1809 - September 29, 1867
Born near Farmville in Prince Edward County, Virginia, Sterling Price was the son of a wealthy planter. Price studied law at Hampton-Sydney College and was admitted to the Virginia bar. In the fall of 1831, Price moved with his family to Missouri where he ran a hotel and a general store.
In 1838, Price served on a committee to investigate disturbances in the state known as the Mormon War. Price concluded in favor of the Latter Day Saints and was appointed to protect them from further violence. A Democrat, Price won his first term in the Missouri state legislature in 1836 and was elected speaker of the House from 1840 to 1844. In 1844 Price was elected to the United States House of Representatives and resigned in 1846 to serve in the U.S.-Mexico War, appointed a colonel in command of the Second Regiment, Missouri Mounted volunteers through the intervention of the Secretary of War William L. Marcy.
Colonel Price and the Missouri volunteers were assigned to the Army of the West and arrived in Santa Fé, New Mexico in October of 1846. The previous commander, General Stephen W. Kearney had pacified the territory and established a working relationship with the native pueblo Indians and Mexican and American settlers. Price’s lack of discipline among his troops led to civilian unrest, and a general uprising planned for Christmas Eve was abandoned when Colonel Price learned of the event. Two of the conspirators, Governor Manuel Armijo and Colonel Manuel Pino fled the territory. A third accomplice, Diego Archuleta, remained in hiding and conditions between the population and the volunteers continue to deteriorate.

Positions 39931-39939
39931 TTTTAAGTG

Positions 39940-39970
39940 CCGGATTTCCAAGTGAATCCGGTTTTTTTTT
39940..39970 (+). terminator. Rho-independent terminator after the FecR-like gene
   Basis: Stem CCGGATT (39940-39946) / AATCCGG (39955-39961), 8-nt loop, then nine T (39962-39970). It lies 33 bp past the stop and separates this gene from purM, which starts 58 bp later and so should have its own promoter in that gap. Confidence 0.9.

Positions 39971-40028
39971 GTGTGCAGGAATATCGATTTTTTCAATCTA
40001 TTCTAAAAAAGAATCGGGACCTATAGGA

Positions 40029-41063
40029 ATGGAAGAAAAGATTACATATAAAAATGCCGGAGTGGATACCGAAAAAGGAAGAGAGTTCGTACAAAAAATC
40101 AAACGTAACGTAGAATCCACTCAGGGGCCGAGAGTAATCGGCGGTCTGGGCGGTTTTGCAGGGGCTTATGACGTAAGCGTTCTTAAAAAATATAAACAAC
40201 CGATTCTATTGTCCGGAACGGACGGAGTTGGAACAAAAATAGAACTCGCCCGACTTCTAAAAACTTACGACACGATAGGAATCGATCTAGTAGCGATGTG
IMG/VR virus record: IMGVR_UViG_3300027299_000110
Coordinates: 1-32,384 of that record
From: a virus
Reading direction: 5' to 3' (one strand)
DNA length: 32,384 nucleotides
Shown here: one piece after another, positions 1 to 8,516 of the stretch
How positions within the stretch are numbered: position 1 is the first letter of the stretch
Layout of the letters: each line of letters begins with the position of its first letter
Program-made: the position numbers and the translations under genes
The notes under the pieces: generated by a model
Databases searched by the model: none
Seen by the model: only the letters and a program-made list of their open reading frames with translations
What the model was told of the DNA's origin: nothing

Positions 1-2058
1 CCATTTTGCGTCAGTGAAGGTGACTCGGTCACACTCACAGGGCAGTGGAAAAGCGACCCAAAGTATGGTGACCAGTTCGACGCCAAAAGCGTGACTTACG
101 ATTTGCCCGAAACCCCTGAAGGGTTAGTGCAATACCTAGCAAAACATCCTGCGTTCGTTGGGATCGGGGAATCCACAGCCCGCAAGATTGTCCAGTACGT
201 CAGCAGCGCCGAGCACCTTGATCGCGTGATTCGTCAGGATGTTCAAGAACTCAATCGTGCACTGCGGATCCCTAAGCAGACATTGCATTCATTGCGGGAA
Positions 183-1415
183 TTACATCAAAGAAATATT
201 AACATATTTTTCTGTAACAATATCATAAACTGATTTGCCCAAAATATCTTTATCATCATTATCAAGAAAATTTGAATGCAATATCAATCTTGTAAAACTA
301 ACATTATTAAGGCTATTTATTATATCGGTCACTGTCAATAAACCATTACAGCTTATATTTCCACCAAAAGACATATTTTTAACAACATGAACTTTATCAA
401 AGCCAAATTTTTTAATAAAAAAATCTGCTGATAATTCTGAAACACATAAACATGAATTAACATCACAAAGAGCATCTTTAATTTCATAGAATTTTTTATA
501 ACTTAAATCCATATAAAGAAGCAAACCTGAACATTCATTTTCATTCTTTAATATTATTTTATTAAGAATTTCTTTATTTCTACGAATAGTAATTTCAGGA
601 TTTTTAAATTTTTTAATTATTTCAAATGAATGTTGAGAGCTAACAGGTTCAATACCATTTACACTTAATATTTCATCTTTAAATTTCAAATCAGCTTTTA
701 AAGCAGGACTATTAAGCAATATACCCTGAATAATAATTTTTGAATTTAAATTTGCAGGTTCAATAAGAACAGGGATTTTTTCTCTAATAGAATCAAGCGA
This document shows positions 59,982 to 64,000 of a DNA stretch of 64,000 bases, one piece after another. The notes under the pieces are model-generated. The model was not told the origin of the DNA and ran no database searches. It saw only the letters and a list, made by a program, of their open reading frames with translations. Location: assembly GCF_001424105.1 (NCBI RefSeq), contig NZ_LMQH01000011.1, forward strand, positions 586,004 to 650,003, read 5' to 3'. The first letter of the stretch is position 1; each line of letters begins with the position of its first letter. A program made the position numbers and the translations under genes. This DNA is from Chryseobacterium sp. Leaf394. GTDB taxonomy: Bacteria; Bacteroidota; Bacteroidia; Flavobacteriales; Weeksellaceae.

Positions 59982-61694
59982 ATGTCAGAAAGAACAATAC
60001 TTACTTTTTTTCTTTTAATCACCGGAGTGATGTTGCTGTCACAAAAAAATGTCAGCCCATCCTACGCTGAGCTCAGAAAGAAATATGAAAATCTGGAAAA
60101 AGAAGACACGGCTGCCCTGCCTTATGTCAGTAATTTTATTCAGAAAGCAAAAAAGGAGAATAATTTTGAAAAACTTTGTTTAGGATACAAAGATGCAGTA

On 19 January 1847, Governor Charles Bent and five other territorial officials and business leaders were murdered at the pueblo San Fernando de Taos, along with several others in various locations. When news of the uprising reached Santa Fé, Colonel Price marched his command of three hundred and fifty-three men towards Taos. On the 24th, near Santa Cruz at La Cañada on the Chicito stream, 20 miles north of Santa Fé, Price encountered a contingent of some 1,500 Indians and New Mexicans led by Jesus Tafoya, Pablo Chavez, and Pablo Montoya; Price quickly routed the citizen militia and inflicted heavy losses. Price continued on to the Pass of El Embudo Canyon, where on January 29 his path was blocked by another civilian militia. Flanking maneuvers on both sides of the steep canyon walls dislodged the New Mexican force that fled back to Taos. Price arrived in Taos on 2 February, 1847 and began a bombardment of the fortress-like structure of the pueblo with several field howitzers that he brought with him. Little damage was inflicted on the building and fire was directed on a thinner court wall surrounding the pueblo mission. The following day an adequate breach was made in the barrier and Price’s men occupied the eastern side of the town. On February 5, 1847 the citizens of Taos surrendered and the ringleaders of the revolt were arrested and hanged, ending any further hostilities from the settled communities in the district. Price spent the remainder of the year attempting to pacify raiding parties of Navajo, Comanche, and Apache Indians who tested the abilities of Price’s command.